He ran just one 10,000m race that year, at the Police Championships in May, where he stopped the clock at 28:17.0.

In September he returned to Berlin, clocking 2:06:26 in third place at the marathon won by Wilson Kipsang in a then World record time of 2:03:23.

Tokyo Marathon started the year for Kamworor in 2014, with a sixth place finish (2:07:37). Slightly over a month later, he claimed his second global title when he swept all before him to win gold at the World Half Marathon Championships in Copenhagen on 29 March in 59:08.

A return to Berlin Marathon in September saw him time 2:06:39 for fourth place as the World record tumbled yet again, with Dennis Kimetto setting a new mark of 2:02:57.

He still had enough energy to set a seasonal best in the half marathon in December, timing 59.07 in Delhi.

A huge fan of cross country, Kipsang started 2015 by finishing second in February at the Kenya Championships to select a team for the world Cross event in Guiyang.

Once in the Chinese city, Kamworor and compatriot Bedan Karoki worked in tandem for most of the race, dropping their main challengers, until 400 metres before the finish when Kamworor powered away to claim gold.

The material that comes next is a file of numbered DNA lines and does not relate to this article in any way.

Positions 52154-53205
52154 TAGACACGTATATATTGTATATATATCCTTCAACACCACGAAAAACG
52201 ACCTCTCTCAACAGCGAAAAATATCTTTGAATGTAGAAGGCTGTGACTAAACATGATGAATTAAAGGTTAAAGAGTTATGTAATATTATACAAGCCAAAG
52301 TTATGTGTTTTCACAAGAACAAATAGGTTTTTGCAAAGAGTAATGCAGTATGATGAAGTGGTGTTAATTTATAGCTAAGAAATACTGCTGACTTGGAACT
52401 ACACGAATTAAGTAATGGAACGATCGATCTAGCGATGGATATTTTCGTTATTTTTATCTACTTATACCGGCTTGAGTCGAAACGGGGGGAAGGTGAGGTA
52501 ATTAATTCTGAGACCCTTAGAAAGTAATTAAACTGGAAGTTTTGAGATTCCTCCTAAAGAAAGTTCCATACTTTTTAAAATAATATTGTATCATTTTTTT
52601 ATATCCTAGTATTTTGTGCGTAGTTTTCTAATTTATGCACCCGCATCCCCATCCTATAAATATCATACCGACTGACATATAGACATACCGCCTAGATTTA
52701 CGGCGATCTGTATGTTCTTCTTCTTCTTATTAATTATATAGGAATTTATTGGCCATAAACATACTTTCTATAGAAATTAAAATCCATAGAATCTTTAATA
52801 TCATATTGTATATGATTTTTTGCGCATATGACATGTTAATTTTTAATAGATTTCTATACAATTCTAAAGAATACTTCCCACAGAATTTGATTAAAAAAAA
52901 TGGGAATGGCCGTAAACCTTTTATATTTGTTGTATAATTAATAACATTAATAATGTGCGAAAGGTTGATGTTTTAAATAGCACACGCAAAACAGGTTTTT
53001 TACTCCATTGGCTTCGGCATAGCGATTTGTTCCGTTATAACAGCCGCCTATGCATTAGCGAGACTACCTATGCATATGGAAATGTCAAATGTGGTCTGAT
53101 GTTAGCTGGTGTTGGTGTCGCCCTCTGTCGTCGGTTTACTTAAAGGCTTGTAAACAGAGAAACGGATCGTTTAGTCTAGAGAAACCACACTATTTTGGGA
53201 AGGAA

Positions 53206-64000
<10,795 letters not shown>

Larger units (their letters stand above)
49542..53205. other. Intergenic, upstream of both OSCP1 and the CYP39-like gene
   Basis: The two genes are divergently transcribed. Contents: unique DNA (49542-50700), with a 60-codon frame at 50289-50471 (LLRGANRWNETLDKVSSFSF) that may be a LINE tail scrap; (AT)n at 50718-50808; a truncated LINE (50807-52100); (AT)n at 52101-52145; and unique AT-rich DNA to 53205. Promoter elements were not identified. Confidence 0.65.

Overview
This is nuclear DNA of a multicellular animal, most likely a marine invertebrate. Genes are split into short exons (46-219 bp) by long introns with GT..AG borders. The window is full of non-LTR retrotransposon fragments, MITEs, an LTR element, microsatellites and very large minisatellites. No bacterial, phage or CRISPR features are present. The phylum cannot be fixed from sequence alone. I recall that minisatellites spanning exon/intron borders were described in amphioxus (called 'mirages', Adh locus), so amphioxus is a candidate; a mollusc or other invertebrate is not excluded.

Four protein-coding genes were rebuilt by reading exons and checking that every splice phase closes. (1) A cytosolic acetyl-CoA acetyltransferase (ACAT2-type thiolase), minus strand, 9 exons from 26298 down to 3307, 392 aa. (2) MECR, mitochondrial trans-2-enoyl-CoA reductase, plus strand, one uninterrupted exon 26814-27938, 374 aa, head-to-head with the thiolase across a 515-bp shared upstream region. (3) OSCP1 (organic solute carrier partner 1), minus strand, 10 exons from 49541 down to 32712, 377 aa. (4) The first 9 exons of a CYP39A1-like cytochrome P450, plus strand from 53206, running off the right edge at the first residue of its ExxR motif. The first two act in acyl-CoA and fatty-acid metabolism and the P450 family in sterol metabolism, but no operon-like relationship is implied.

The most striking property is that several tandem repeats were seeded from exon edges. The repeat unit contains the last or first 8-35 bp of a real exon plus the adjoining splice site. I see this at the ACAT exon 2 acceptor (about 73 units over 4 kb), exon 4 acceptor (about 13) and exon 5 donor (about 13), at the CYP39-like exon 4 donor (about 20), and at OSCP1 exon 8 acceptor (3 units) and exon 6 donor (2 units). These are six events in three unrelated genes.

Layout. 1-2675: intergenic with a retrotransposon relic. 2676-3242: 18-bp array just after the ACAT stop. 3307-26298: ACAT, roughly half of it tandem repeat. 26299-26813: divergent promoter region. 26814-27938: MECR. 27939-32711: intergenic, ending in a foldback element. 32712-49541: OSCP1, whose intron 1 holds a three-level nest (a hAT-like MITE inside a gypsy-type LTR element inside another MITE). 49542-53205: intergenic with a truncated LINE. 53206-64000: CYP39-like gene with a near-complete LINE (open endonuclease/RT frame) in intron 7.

With another World title under his belt, Kamworor declared his intention of making the Beijing team for the World Championships. He won the 5000m at the Kenyan Championships in July, clocking 13:14.7h before winning the 10,000m race at the Kenya Trials in 27:11.89 three weeks later. Once again, Karoki came second.

At the World Championships, Kamworor and Karoki worked at pushing the pace, but in the end, the World Cross Champion could not live with Mo Farah’s finishing kick, settling for silver in 27:01.76.

Done with track for the season, Kamworor shifted attention to his first New York Marathon In a race run in hot conditions, Kamworor made a move late in the race, but failed to sustain it and was pipped at the end by Stanley Biwott, settling once again for silver in 2:10:48.

Eager to retain his World Half Marathon title, Kamworor lined up against Karoki and Farah in Cardiff on 26 Marchthis year.

He fell at the start, suffering bruised knees, but was up in a flash and seven seconds later rejoined the leading pack. From there, he and Karoki set a punishing pace and it was no surprise that by the 15km mark, they had dropped everybody else.